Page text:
Tag Archives: Inuit Culture

Module 3: Digital storytelling among Inuit youth

One of the things that struck me from our readings in this module was the fight to include the “s” in Indigenous peoples. It seems so simple, but reading this made me realize that I have probably viewed Indigenous peoples as if they all had the same cultures and values. Since being made aware of this, it’s also made me realize that perhaps focusing on a specific group of Indigenous peoples would be better suited for the final project (as opposed to being general and missing the mark by lumping different cultural groups together as if they had the same values and culture). With that in mind, and after watching the Alluriarniq documentary, Stepping Forward, I’ve decided to focus on how Inuit youth are using digital storytelling to post about their lives, connect with others, and question/confront stereotypes.

1.  Uploading selves: Inuit digital storytelling on YouTube 

This article focuses on how Inuit youth use video-sharing sites and online spaces to post excerpts from their lives and connect with others. It looks into how Internet technology allows narrators to post expressions of Inuit self-hood that are self-produced. It puts forward the idea that by narrating their lives, Inuit youth are giving meaning to their experiences and through this, gaining a sense of control and agency over their world.

2. My Inuit Culture

This video was created by Dina Wolfrey and is about her ties to Inuit culture. She discusses the death of her grandmother, and how in losing her, she lost her grandmother, teacher, and the last way to speak her Inuit language. She says today she is still “keeping her voice heard” by doing things that are a part of Inuit culture.

3. Inuit story telling with Michael Kasugak

Michael Kusugak tells a story from his youth about travelling with his family and the stories his grandmother would tell him.

4. Youth-led participatory video as a strategy to enhance Inuit youth adaptive capacities for dealing with climate change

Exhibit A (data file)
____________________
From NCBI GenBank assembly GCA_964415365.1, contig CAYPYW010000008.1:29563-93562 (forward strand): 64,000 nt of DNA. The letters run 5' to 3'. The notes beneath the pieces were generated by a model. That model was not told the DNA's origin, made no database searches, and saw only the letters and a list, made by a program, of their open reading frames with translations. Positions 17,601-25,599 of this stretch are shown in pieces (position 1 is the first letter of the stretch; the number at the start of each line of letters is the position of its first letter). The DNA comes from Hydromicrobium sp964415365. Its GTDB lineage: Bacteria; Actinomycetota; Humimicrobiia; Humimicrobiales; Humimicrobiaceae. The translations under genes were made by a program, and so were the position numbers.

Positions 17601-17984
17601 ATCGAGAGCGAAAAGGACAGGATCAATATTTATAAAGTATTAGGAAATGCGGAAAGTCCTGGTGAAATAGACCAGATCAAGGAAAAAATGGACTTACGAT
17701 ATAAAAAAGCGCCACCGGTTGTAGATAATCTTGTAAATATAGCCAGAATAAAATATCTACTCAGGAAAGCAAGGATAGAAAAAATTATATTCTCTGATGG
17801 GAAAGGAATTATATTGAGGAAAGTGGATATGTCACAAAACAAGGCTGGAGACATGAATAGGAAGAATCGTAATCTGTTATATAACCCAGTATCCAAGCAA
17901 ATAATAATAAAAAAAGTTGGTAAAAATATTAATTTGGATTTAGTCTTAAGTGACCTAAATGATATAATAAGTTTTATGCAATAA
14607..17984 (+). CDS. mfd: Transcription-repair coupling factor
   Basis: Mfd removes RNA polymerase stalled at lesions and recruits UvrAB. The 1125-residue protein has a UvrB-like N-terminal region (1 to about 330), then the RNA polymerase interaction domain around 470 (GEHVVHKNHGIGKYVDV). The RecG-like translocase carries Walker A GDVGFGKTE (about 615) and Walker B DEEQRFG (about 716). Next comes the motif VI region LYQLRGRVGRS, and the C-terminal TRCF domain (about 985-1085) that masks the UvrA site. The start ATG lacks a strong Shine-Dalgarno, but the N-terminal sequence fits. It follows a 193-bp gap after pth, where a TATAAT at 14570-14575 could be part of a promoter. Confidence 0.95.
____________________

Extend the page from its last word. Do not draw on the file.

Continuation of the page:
While not directly relating to exposing stereotypes, I was very interested to come across this article which discusses the climate and environmental changes experienced in the north of Canada that are having huge impacts on the lives of Inuit, and could have devastating consequences for the Inuit youth population. It called to mind the video we watched this past week, March Point, which also used youth voices to ensure representation and sustainable adaptation strategies. It also discussed the negative stereotypes of small, remote, northern communities and how youth-led participatory videos can share experiences of living in the northern communities and share their experience of living in the community, and the pride they have in their community.

5. Storytelling in a digital age: digital storytelling as an emerging narrative method for preserving and promoting Indigenous oral wisdom

This article describes a case study that demonstrates how an indigenous community used digital storytelling to engage community members, celebrate stories and lived experiences, and address issues such as colonization and climate change in northern communities.

Module 1 – Post 1: Film “Angry Inuk”: Paul Waterlander

Angry Inuk is a 2016 film made by Inuit film-maker Alathea Arnaquq-Baril.  The film depicts the challenges facing the Inuit seal hunters after European-settler animal rights activist groups such as PETA, Greenpeace and Sea Shepherd call for a boycott against Canadian seal fur.   Many Inuit hunters made an income back in the days before animal activists by selling seal furs to European fashion designers.